A Love Letter to My Black Skin

 Nateisha Scott


To honor Black History Month, we’re continuing to celebrate the beauty of Black Joy and all the hope and transformation it brings. From personal essays to deep-dives into history and culture, join us as we amplify Black voices and explore the products, traditions, and people leading the way.

To my Black skin—my strongest ally,

Do you remember reading Maya Angelou’s I Know Why the Caged Bird Sings? Do you remember the lines that still stick out to you 10 years down the line? I’ll remind you. “It was awful to be a Negro and have no control over my life. It was brutal to be young and already trained to sit quietly and listen to charges brought against my color with no chance of defense." For as long as I can remember, you were marginalized, ignored and pushed out of conversations—communities, brands, mainstream media and leading industries refused to see you for all of your glory. You would walk into beauty department stores and be met with shades of ivory or blanc—shades stopping no further than tan. You would flip through magazines and see no one that looked like you or represented your voice. You would turn on the TV and see advertisements that didn’t acknowledge your existence or news broadcasts that shined a warped “reality” of your community. The monumental shift started when brands within the mainstream market started to pay attention to your voice and included you in major campaigns. The launch of Fenty Beauty, the sheer magic of Pat McGrath Labs and Uoma Beauty—they are a few brands that actually turned heads in the boardroom. You could finally see yourself on shelves outside of your local hair and beauty shop.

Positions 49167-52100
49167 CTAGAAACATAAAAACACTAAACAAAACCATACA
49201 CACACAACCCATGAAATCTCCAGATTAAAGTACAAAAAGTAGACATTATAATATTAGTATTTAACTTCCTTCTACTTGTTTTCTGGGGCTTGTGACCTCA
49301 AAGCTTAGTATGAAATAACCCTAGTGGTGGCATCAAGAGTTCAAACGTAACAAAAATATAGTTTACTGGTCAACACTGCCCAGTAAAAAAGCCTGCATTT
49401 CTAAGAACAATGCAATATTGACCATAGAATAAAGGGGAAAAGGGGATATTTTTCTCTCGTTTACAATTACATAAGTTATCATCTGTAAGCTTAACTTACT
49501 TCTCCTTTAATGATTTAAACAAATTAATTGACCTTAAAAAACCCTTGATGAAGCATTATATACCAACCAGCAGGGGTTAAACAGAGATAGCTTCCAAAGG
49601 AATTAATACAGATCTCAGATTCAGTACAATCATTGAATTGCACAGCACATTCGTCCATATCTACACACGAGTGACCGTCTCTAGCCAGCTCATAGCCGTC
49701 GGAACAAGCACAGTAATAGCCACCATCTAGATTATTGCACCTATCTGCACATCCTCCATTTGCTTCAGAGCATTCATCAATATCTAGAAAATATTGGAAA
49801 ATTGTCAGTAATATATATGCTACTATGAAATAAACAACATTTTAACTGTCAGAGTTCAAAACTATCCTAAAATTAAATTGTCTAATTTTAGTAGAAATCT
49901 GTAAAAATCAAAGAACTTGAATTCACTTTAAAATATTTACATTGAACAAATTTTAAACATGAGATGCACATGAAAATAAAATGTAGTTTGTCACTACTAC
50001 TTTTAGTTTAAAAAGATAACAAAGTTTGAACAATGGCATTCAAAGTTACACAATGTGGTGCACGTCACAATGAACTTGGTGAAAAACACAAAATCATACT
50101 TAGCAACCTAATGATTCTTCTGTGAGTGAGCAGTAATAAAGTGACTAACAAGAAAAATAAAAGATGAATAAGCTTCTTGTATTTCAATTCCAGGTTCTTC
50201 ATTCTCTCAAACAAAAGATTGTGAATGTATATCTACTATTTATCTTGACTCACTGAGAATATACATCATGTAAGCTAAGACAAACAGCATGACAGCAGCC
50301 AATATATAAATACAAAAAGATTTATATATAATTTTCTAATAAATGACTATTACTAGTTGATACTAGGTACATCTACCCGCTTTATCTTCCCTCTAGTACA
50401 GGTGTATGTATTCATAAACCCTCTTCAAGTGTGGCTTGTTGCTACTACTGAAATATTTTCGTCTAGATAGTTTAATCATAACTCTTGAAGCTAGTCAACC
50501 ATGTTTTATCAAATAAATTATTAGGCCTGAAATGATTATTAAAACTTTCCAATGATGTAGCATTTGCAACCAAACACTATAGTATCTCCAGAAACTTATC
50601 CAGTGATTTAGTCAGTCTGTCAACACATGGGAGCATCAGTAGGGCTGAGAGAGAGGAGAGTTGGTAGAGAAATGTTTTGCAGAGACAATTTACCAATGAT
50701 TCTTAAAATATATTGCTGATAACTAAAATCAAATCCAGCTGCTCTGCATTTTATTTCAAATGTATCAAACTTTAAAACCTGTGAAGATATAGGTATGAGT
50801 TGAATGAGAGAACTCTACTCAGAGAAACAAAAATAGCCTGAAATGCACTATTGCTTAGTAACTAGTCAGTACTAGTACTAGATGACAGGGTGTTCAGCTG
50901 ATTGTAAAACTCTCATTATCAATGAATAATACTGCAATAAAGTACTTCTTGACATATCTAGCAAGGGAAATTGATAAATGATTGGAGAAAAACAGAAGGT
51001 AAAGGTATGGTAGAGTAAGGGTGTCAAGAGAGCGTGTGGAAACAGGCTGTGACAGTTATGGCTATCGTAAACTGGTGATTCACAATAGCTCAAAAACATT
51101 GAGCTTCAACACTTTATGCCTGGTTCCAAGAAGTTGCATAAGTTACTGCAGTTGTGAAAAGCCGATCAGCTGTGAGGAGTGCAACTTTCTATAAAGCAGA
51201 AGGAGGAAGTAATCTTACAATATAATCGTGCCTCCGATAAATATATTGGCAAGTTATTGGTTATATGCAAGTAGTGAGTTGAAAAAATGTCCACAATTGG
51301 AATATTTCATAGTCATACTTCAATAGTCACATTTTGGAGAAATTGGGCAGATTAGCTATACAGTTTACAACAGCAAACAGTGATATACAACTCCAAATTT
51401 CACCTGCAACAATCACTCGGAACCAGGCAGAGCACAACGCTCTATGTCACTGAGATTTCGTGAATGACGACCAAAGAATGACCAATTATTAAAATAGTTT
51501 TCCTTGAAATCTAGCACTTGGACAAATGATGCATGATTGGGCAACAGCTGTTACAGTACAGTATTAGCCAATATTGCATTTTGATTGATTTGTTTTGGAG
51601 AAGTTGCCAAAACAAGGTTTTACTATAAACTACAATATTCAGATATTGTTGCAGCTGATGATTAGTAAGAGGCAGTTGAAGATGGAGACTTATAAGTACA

Society defines you as a disgrace, a let-down, someone else’s leg up or proxy. They turn you down for a job or reduce their expectation in interviews solely based on your last name or how you look. Society forces someone to follow you around luxury boutiques and department stores because of your attire and the complexion of your skin;, they force you to deal with name calling, “innocent” jokes and underhanded taunts. Society defines you as having to work 10 times as hard to meet your white counterpart and work three jobs on a minimum wage just to survive. You are not to be fetishized over for your darker complexion, wider hips and thicker thighs and you aren’t an object to be glared at for your fuller lips and wider nose. Society likes to group you together and remove your individual identity; it enjoys parading you as the system’s mascot. But what you are not is a body that society and the system can kneel on, suffocating your worth, breath by breath.

What you are is the testament of time. You and your ancestors have experienced 500 years of oppression, slavery, discrimination and injustice. What this shows is strength, resilience and courage. Your ancestors have reigned on thrones and led countries; you have royalty running through your veins. You are stronger than the name calling, and “innocent” jokes, and your curves are greater than the white man’s gaze—your beauty knows no bounds. As the sun hits, you glisten and your melanin comes alive like a philharmonic orchestra and equally matched, you are intelligent beyond means. You are talented—your ancestors created the music and sports culture that the world knows today. You deserve to be seated in the boardrooms side-by-side with your counterparts as CEOs, directors and upper management. You are beautiful, you are worthy, and you are worth the meaningful and committed conversation that leads to a long-lasting change.

Don’t give up hope. Keep your faith, as “a change is gon come."

Yours truly,


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